Acrylamide disturbs genomic imprinting during spermatogenesis

Front Biosci (Elite Ed). 2010 Jan 1;2:165-70. doi: 10.2741/e79.


Acrylamide (ACR), a carcinogen for rodents and humans, exists widely in the human living environment and heat-treated carbohydrate foodstuffs. Increasing evidence has demonstrated that ACR can cause chromosomal damage in somatic cells and mutagenesis. However, little is known about whether ACR can disturb genomic imprinting during spermatogenesis. We investigated the effects of ACR on methylation patterns of rat sperm genes. The results showed that after oral administration of ACR to rats for two weeks, methylation of some cytosines in the CpG islands of the differentially methylated region (DMR2) of sperm gene insulin-like growth factor II (Igf2), which is still present at the 19th day, disappeared on the 35th day. Furthermore, the extent by which ACR causes methylation defects varies in animals. Our findings indicate that mitotic spermatogonia and primary spermatocytes are sensitive to ACR-induced genomic imprinting aberration, suggesting that ACR predominantly interferes with the remodeling process in spermatogenesis.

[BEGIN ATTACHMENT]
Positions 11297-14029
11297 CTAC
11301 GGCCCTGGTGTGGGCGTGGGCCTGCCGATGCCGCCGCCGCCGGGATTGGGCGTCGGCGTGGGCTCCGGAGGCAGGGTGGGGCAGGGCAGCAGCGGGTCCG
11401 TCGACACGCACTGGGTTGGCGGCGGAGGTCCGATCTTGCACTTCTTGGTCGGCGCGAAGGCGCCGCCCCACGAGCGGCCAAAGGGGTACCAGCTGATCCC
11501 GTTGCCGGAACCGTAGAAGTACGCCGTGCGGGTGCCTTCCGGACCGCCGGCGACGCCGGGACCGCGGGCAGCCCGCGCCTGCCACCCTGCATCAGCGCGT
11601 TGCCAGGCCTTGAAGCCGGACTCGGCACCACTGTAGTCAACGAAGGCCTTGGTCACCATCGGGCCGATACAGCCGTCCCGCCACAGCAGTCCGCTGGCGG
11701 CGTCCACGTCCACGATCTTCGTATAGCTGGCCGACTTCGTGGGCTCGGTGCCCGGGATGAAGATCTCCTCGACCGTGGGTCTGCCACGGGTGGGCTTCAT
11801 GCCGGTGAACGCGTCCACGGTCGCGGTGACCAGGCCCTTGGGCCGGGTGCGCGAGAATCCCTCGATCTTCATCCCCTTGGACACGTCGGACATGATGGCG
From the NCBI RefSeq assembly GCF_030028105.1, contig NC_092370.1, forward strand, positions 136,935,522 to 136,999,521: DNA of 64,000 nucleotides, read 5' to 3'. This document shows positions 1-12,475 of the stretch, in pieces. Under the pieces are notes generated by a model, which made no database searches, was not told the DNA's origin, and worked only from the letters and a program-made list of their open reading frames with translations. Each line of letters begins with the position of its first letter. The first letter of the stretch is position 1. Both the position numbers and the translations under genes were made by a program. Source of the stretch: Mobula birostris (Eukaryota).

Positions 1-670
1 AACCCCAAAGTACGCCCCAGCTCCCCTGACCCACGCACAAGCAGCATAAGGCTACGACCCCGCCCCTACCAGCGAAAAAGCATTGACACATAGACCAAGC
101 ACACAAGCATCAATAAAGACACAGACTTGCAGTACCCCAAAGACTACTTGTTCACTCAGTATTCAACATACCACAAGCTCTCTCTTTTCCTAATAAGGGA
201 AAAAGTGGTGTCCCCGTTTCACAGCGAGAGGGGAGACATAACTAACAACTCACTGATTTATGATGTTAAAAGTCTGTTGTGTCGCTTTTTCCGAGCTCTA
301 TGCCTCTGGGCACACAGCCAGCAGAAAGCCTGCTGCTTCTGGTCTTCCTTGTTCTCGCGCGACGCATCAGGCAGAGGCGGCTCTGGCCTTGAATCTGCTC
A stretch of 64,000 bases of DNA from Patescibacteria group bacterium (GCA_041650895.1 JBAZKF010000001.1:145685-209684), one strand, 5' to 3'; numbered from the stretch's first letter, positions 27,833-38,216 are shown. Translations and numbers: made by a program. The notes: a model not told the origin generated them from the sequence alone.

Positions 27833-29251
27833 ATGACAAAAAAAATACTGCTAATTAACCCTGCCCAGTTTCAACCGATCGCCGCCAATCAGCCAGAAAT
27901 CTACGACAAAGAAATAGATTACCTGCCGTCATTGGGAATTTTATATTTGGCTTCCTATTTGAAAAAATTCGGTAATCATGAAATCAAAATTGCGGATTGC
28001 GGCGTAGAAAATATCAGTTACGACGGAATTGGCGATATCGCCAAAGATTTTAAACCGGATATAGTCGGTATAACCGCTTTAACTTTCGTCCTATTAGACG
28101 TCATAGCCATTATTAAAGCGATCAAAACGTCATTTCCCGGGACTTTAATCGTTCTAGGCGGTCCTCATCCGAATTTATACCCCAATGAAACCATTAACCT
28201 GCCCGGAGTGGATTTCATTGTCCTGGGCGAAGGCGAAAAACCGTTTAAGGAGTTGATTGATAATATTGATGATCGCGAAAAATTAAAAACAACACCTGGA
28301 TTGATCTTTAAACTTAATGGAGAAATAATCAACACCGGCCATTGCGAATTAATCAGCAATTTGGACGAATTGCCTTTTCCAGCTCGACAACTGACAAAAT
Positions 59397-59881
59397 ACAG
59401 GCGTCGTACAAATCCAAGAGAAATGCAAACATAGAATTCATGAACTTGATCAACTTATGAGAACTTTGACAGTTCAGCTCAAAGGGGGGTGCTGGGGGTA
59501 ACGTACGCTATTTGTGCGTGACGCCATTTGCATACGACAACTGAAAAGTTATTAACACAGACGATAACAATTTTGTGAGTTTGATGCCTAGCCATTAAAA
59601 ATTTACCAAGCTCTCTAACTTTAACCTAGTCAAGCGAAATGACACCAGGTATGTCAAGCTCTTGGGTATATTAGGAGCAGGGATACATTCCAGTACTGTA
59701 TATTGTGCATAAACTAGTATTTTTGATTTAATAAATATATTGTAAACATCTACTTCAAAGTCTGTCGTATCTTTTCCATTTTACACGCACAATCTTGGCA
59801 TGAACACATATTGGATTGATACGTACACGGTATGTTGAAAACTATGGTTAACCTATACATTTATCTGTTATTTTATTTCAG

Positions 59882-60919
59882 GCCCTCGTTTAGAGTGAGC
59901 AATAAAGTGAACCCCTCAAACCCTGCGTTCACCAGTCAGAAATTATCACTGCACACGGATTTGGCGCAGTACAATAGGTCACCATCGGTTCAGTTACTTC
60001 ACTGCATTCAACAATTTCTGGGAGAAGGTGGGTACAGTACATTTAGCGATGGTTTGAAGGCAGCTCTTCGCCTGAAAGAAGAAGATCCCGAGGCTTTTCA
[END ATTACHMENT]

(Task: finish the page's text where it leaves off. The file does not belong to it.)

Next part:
Publication types

  • Research Support, Non-U.S. Gov't

MeSH terms

  • Acrylamide / administration & dosage
  • Acrylamide / toxicity*
  • Administration, Oral
  • Animals
  • Carrier Proteins / metabolism
  • DNA Methylation / drug effects*
  • DNA Primers / genetics
  • Genomic Imprinting / drug effects*
  • Intracellular Signaling Peptides and Proteins
  • Male
  • Polymerase Chain Reaction / methods
  • Rats
  • Spermatogenesis / drug effects*


  • Carrier Proteins
  • DNA Primers
  • Igf2 protein, rat
  • Intracellular Signaling Peptides and Proteins
  • Acrylamide